Since I was a housewife for 17 years, and divorce looming, I wasn’t sure what things would look like financially, so I got a job and ended up being promoted to management in less than six months’ time. Working gave me the confidence I had been lacking, but I had always wanted to finish my education too, so I enrolled in college out of nowhere and painstakingly started classes—all in the same month.
Reclaiming, I was reclaiming. I just didn’t know it.
I had been talking to Sybil for months prior to that about moving out. And I kept coming up with every excuse in the book as to why I shouldn’t. I took a short break from therapy because I was feeling so overwhelmed; but since everything happened at once, I decided I needed to call her for an appointment and the conversation went something like this:
“So I know I said I was taking a break, but I need an appointment like yesterday because, in the last three weeks, I’ve moved out, gotten a job, and started classes.”
“What?! Well, look at you! When you decide to make changes, you make changes! And you don’t mess around!” (no, no I don’t and it probably would be a really good idea not to make that many life-changing decisions in such a short amount of time, so do as I say, not as I do).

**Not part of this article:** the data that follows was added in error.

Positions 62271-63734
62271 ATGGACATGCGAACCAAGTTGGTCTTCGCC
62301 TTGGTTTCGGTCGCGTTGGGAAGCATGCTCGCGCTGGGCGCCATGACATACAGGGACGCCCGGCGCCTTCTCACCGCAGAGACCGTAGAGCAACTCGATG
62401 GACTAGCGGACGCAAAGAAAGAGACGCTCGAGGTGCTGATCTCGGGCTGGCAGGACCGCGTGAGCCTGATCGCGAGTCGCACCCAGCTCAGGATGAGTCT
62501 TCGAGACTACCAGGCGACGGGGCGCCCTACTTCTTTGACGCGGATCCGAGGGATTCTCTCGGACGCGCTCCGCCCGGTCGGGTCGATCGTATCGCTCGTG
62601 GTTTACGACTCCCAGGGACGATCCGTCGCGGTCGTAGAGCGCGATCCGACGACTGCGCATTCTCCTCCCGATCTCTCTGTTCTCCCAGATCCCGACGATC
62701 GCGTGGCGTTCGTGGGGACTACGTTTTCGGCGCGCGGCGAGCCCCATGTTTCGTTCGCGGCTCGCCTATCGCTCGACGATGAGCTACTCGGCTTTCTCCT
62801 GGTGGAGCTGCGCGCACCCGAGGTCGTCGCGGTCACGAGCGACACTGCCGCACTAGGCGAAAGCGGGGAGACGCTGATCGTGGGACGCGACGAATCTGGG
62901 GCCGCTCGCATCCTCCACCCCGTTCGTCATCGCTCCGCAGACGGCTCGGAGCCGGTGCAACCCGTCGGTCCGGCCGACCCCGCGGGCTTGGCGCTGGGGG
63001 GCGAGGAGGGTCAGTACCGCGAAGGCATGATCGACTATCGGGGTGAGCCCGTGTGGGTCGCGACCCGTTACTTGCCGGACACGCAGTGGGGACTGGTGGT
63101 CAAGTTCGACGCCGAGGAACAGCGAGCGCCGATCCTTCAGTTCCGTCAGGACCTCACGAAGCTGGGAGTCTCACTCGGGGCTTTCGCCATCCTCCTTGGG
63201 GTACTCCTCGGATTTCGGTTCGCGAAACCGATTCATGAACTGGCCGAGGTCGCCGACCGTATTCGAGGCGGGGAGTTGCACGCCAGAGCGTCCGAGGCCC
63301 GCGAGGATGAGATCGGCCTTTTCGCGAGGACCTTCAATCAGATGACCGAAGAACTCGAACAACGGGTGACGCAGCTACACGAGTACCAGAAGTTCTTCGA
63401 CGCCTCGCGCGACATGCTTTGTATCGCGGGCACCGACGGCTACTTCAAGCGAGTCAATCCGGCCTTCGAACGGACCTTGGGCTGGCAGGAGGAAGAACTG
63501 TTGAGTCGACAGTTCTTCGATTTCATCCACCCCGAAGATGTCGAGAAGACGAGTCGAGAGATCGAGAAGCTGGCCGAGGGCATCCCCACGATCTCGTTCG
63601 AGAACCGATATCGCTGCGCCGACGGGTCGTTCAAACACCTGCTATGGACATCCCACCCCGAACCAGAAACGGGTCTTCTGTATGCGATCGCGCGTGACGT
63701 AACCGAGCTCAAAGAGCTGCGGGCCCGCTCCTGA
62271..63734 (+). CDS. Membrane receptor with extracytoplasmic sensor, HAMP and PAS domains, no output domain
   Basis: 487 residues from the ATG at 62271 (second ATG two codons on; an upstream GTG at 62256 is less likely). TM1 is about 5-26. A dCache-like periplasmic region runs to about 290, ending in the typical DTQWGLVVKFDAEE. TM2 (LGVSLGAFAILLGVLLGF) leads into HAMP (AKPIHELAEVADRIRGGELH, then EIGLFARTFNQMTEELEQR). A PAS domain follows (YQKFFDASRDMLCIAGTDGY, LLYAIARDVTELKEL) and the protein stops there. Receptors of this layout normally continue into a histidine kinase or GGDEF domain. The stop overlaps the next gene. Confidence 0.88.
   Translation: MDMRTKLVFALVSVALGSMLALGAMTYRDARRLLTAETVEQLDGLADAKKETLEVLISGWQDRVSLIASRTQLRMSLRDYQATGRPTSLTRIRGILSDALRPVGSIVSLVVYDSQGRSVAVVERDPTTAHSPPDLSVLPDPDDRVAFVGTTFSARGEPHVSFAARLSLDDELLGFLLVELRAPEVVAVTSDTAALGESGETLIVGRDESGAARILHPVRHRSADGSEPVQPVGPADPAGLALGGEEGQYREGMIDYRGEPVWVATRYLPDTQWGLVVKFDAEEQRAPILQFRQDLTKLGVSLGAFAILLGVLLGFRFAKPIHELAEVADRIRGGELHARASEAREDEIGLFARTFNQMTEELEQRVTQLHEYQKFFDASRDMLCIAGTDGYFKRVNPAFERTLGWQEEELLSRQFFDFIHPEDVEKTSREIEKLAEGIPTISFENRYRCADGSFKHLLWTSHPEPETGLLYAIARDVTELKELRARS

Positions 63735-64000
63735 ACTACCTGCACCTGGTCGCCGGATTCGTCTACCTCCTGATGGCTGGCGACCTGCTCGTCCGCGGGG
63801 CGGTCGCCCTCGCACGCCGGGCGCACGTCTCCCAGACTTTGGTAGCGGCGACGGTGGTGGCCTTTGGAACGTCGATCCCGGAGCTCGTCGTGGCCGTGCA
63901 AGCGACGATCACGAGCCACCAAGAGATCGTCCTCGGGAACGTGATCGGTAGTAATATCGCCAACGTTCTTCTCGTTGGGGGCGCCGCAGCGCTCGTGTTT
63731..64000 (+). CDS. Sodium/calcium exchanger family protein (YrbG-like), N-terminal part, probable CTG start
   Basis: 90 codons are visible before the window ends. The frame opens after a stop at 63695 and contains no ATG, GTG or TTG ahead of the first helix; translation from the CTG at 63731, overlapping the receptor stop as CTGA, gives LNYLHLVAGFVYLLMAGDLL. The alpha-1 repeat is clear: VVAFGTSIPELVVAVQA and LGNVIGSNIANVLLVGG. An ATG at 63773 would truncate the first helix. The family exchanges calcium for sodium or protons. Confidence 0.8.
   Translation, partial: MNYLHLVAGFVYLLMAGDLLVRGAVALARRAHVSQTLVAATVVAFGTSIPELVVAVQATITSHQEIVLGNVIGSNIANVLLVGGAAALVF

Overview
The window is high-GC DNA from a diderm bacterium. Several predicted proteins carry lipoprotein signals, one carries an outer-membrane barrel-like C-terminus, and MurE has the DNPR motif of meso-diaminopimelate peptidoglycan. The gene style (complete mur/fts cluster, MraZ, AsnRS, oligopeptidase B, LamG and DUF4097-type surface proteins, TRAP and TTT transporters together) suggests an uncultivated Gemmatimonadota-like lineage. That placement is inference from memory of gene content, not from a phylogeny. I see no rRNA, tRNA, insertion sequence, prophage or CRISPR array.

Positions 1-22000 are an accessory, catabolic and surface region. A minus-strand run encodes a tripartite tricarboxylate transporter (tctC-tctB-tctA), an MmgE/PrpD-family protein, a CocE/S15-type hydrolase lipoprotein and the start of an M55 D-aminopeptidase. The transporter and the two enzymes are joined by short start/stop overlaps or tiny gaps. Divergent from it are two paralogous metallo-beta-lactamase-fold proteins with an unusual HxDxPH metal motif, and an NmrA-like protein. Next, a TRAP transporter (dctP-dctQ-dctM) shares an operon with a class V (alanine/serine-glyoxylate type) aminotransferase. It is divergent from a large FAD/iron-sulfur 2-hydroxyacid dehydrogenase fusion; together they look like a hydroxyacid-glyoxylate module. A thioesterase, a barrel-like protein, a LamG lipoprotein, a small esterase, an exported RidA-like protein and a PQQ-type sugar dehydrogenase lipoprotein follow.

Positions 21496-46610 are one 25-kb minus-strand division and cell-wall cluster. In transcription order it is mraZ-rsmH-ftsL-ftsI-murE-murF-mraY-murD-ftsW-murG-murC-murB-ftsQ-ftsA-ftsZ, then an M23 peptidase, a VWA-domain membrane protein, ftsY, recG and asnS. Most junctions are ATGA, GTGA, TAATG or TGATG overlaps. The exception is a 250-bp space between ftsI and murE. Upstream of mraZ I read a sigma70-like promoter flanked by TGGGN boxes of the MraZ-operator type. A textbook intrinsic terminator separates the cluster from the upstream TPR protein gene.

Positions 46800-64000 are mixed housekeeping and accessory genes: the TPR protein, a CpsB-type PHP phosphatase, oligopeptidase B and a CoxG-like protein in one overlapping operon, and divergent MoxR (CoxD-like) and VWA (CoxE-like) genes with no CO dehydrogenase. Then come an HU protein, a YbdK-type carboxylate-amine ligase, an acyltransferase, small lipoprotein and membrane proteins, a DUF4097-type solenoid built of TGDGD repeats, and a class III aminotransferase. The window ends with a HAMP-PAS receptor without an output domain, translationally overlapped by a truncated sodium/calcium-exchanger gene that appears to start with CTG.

That period of reclaiming was as big and scary as this present one is, but when I reflect on it, I don’t remember the scary parts at all.
I only remember the feeling of freedom and the anticipation of the adventure that was to come. I’m not going to tell you that this particular phase of reclaiming is easy because it isn’t—it’s lonely and incredibly scary. Most of the time, I feel like I don’t belong anywhere, not even on this little island I live on. I’m finding my niche, and I’m rediscovering who I am without the man who undeservedly had my heart for so long.
I have a hunch that years from now when I find myself in yet another reclaiming period, I’ll only remember the good things rather than the chaos of the storm that I’m presently in. Oftentimes, I have to take a deep breath and remind myself that I’m not tattered baggage and that every painful experience I’ve ever navigated through has always been a tremendous opportunity for growth. Not only that, I’ve somehow managed to always come out on the other side of those stormy times a much stronger, more well-rounded, emotionally healthy woman. So if you’re on the struggle bus like I am, keep in mind that even the worst of storms eventually pass.
Keep swimming, even if you can only tread water.
Keep moving forward, even if you’re crawling.
And keep reclaiming who you are, no matter what it takes to make that happen.
Til next time, stay sassy…
Wanna share your own reclaiming experience?
I’d love to hear your story. Feel free to comment below.